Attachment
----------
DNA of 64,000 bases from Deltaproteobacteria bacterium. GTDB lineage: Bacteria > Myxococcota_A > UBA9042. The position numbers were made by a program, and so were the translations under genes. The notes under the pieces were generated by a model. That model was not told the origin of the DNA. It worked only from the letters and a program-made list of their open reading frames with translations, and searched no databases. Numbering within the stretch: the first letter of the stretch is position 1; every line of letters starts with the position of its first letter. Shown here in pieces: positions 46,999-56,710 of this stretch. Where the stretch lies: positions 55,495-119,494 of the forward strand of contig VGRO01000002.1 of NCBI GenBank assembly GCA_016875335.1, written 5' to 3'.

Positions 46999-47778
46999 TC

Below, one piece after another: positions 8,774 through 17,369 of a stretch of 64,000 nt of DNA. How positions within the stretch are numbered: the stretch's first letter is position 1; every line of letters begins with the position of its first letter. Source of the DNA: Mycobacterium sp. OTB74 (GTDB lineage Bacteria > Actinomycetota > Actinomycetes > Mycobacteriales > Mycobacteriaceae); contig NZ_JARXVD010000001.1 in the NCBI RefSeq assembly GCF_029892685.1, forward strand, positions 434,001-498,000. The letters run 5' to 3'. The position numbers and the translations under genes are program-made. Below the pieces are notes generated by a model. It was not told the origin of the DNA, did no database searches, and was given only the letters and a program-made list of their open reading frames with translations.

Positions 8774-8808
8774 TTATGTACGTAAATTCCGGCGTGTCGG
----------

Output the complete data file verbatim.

DNA of 64,000 bases from Deltaproteobacteria bacterium. GTDB lineage: Bacteria > Myxococcota_A > UBA9042. The position numbers were made by a program, and so were the translations under genes. The notes under the pieces were generated by a model. That model was not told the origin of the DNA. It worked only from the letters and a program-made list of their open reading frames with translations, and searched no databases. Numbering within the stretch: the first letter of the stretch is position 1; every line of letters starts with the position of its first letter. Shown here in pieces: positions 46,999-56,710 of this stretch. Where the stretch lies: positions 55,495-119,494 of the forward strand of contig VGRO01000002.1 of NCBI GenBank assembly GCA_016875335.1, written 5' to 3'.

Positions 46999-47778
46999 TC

Below, one piece after another: positions 8,774 through 17,369 of a stretch of 64,000 nt of DNA. How positions within the stretch are numbered: the stretch's first letter is position 1; every line of letters begins with the position of its first letter. Source of the DNA: Mycobacterium sp. OTB74 (GTDB lineage Bacteria > Actinomycetota > Actinomycetes > Mycobacteriales > Mycobacteriaceae); contig NZ_JARXVD010000001.1 in the NCBI RefSeq assembly GCF_029892685.1, forward strand, positions 434,001-498,000. The letters run 5' to 3'. The position numbers and the translations under genes are program-made. Below the pieces are notes generated by a model. It was not told the origin of the DNA, did no database searches, and was given only the letters and a program-made list of their open reading frames with translations.

Positions 8774-8808
8774 TTATGTACGTAAATTCCGGCGTGTCGG